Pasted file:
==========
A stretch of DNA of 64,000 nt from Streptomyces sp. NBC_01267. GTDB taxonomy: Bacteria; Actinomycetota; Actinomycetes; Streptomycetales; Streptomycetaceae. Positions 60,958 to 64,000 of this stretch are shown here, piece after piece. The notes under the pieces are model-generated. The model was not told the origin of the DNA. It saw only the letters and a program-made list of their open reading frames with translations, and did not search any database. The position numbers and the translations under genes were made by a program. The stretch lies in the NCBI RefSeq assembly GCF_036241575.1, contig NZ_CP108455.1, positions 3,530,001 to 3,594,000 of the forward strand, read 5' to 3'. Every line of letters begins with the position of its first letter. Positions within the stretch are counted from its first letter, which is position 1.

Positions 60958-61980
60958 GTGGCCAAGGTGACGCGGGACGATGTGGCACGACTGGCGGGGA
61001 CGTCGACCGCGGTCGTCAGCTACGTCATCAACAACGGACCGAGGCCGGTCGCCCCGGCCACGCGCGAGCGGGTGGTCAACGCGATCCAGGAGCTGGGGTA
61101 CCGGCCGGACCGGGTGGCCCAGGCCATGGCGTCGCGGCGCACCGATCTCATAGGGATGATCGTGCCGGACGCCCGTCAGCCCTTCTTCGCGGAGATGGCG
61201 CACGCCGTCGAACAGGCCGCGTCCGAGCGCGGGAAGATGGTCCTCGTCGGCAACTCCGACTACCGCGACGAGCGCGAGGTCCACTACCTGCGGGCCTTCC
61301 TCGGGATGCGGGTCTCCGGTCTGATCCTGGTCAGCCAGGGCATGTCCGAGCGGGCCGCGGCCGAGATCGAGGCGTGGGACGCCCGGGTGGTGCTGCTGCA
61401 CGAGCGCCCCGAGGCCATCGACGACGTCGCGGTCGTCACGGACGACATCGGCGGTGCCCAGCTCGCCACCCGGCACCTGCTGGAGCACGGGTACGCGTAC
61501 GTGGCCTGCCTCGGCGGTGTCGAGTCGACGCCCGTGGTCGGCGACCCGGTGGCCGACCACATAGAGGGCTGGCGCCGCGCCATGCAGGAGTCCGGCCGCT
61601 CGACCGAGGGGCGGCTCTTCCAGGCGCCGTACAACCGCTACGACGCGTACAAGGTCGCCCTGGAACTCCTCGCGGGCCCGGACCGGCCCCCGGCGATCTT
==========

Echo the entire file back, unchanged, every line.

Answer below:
A stretch of DNA of 64,000 nt from Streptomyces sp. NBC_01267. GTDB taxonomy: Bacteria; Actinomycetota; Actinomycetes; Streptomycetales; Streptomycetaceae. Positions 60,958 to 64,000 of this stretch are shown here, piece after piece. The notes under the pieces are model-generated. The model was not told the origin of the DNA. It saw only the letters and a program-made list of their open reading frames with translations, and did not search any database. The position numbers and the translations under genes were made by a program. The stretch lies in the NCBI RefSeq assembly GCF_036241575.1, contig NZ_CP108455.1, positions 3,530,001 to 3,594,000 of the forward strand, read 5' to 3'. Every line of letters begins with the position of its first letter. Positions within the stretch are counted from its first letter, which is position 1.

Positions 60958-61980
60958 GTGGCCAAGGTGACGCGGGACGATGTGGCACGACTGGCGGGGA
61001 CGTCGACCGCGGTCGTCAGCTACGTCATCAACAACGGACCGAGGCCGGTCGCCCCGGCCACGCGCGAGCGGGTGGTCAACGCGATCCAGGAGCTGGGGTA
61101 CCGGCCGGACCGGGTGGCCCAGGCCATGGCGTCGCGGCGCACCGATCTCATAGGGATGATCGTGCCGGACGCCCGTCAGCCCTTCTTCGCGGAGATGGCG
61201 CACGCCGTCGAACAGGCCGCGTCCGAGCGCGGGAAGATGGTCCTCGTCGGCAACTCCGACTACCGCGACGAGCGCGAGGTCCACTACCTGCGGGCCTTCC
61301 TCGGGATGCGGGTCTCCGGTCTGATCCTGGTCAGCCAGGGCATGTCCGAGCGGGCCGCGGCCGAGATCGAGGCGTGGGACGCCCGGGTGGTGCTGCTGCA
61401 CGAGCGCCCCGAGGCCATCGACGACGTCGCGGTCGTCACGGACGACATCGGCGGTGCCCAGCTCGCCACCCGGCACCTGCTGGAGCACGGGTACGCGTAC
61501 GTGGCCTGCCTCGGCGGTGTCGAGTCGACGCCCGTGGTCGGCGACCCGGTGGCCGACCACATAGAGGGCTGGCGCCGCGCCATGCAGGAGTCCGGCCGCT
61601 CGACCGAGGGGCGGCTCTTCCAGGCGCCGTACAACCGCTACGACGCGTACAAGGTCGCCCTGGAACTCCTCGCGGGCCCGGACCGGCCCCCGGCGATCTT